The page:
totally-united, trumpet-like corolla,
while others have the corolla united
only at the base, frequently with
- Epigynous: These have an inferior ovary with the other
flower parts above the ovary.
(some botanists consider this a subfamily within
No information on Lobeliaceae as such
was given in the notes I was consulting.
For Campanulaceae, the stamens generally
are not epipetalous and frequently have
their bases enlarged. Campanulaceae
plants are herbaceous with milky juice and
alternate leaves. The formula given is
that for Campanulaceae.
is a head with an involucre of
leaves) subtending it. The fruit is
The anthers are united cylindrically,
and the stigmas and style grow through
them. The stamens are epipetalous.
The calyx is modified into a
for dissemination. The heads of many
species contain both ray
and disc (tubular) flowers. Disc
flowers are tubular and regular,
while ray or ligulate flowers
have a strap-like, fused corolla. The
latter are irregular flowers with
five, united petals. Dandelions have
all ligulate flower, while thistles
have only tubular flowers, and daisies
have a ring of ligulate flowers
surrounding a number of disc flowers.
In many species with a border of
ligulate flowers surrounding a number
of disc flowers, the ligulate flowers
are sterile and serve the purpose of
Some species also have chaff,
modified bracts that may subtend each
of the disk flowers.
- A couple of non-Angiosperms:
- The leaves are modified as needles.
The seeds form on the surface of a cone
(= naked seeds), not in an ovary. There
are no flowers.
- There are no flowers nor seeds,
and reproduction is accomplished (in
part) by the release of spores
from chambers called
on the backs of specially-modified
Some Further Terminology:
- Complete vs. Incomplete: A complete flower has all four layers of
parts while an incomplete flower lacks one or more of the layers.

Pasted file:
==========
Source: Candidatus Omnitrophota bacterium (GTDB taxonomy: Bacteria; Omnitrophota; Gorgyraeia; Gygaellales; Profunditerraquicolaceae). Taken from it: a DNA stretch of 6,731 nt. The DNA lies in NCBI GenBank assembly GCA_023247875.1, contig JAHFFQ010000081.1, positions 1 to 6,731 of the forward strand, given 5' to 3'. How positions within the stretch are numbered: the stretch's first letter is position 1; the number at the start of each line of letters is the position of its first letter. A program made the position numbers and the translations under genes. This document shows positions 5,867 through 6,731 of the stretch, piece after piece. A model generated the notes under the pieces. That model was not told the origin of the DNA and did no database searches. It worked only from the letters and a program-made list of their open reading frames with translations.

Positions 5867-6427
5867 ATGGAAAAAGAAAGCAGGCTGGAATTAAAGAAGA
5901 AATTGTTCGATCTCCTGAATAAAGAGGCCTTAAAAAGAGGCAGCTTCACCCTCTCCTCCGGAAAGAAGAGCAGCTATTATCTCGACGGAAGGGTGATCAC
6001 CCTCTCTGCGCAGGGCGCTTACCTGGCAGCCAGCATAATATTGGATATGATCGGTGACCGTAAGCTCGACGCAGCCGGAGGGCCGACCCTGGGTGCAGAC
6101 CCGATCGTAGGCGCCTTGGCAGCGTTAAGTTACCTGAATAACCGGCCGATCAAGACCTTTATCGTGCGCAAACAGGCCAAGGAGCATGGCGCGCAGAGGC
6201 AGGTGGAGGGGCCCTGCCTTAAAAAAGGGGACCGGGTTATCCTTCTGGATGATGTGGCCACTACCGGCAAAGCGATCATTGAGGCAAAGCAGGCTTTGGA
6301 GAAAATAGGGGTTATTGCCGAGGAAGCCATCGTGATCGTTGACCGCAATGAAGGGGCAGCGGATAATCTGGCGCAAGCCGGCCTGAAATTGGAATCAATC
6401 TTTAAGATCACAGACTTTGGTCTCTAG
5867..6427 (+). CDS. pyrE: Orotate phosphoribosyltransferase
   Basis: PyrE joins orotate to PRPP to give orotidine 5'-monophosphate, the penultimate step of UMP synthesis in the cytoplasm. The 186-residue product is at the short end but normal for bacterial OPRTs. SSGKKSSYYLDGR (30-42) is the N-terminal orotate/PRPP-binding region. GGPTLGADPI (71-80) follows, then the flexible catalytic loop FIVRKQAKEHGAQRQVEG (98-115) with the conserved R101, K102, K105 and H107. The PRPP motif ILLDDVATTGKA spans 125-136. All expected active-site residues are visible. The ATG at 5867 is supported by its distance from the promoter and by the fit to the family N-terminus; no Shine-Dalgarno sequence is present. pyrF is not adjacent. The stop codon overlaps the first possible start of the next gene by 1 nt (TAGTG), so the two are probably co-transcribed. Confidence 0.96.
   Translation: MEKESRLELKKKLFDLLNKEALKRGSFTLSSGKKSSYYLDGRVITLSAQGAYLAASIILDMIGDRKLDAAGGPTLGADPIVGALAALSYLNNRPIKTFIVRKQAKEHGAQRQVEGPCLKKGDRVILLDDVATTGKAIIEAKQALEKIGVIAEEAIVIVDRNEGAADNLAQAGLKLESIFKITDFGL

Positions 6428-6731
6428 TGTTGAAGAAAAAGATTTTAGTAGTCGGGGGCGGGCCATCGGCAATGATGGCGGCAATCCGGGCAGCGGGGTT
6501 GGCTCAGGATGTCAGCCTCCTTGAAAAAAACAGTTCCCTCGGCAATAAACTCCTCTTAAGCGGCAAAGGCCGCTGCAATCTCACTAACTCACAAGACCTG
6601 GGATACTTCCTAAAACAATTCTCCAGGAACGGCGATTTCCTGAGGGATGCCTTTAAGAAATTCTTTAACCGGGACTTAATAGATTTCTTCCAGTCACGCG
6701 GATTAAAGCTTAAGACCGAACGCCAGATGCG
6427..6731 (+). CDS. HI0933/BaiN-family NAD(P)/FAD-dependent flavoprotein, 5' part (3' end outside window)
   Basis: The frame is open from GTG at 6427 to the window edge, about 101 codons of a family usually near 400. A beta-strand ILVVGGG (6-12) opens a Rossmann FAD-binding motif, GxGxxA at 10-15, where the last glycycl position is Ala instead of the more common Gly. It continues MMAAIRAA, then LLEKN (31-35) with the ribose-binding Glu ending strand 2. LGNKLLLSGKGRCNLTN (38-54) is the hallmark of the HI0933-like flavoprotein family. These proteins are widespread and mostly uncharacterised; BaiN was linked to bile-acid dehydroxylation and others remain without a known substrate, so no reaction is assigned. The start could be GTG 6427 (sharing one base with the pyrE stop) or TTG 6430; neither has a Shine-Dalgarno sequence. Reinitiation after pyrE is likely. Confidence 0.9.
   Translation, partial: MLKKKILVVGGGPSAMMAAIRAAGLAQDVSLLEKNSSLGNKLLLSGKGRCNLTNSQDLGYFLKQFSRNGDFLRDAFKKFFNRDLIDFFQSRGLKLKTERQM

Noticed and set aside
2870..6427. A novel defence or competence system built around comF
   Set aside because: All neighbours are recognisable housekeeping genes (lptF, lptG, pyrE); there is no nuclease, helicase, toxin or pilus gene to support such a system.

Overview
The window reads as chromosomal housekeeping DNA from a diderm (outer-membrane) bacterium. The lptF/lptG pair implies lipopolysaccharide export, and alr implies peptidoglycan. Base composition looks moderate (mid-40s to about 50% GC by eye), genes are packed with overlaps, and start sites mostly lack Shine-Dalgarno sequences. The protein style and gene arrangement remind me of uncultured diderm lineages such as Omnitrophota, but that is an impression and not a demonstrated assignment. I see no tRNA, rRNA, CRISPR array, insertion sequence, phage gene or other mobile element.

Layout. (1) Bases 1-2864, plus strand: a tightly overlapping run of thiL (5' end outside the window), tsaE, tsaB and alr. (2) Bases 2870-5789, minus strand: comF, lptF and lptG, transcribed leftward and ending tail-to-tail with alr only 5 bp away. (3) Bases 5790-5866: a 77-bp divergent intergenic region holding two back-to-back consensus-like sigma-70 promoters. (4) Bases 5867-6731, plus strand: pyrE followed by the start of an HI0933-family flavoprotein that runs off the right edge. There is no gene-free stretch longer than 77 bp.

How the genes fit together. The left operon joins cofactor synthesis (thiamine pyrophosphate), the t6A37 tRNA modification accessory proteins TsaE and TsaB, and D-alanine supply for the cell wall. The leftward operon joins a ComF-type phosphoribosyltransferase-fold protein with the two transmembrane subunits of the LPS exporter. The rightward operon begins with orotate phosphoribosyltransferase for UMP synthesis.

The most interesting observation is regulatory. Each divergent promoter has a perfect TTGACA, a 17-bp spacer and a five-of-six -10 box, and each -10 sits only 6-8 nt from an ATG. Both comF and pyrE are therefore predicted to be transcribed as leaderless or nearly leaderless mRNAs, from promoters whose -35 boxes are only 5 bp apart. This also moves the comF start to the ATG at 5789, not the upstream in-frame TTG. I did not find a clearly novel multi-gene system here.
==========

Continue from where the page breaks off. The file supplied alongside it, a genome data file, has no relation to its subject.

- Perfect vs. Imperfect: A perfect flower has both sexes while an
incomplete flower lacks one or the other. If a species has imperfect flowers,
but both male and female flowers are on the same plant, that species is said
If the male and female flowers are on separate, male and female plants, that
species is said to be
- Regular vs. Irregular: A regular flower is radially symmetrical
while an irregular flower has bilateral symmetry, and is also known as a
flower has a superior ovary and no hypanthium.
flower has an
around the ovary. The receptacle grows out to form a disc or cup around the
ovary with the calyx and corolla at its edges. Thus, while the ovary may
appear to be inferior, it really is superior.
flower has an inferior ovary.
- If all flower parts are attached to the receptacle and are free, the
flower is termed
and this is the primitive state.
- The more usual (and advanced) case is when the petals are united in some
way, in which case the flower is termed
- If the stamens arise from out of the petal tissue, the flower is termed
- The pistil may be simple or compound, depending on the number of carpels
which are united to form it. “Placentation” refers to where and/or how the
seeds are attached.
Copyright © 1998 by J. Stein Carter. All rights reserved.
Chickadee photograph Copyright © by David B. Fankhauser
This page has been accessed times since 25 Dec 2012.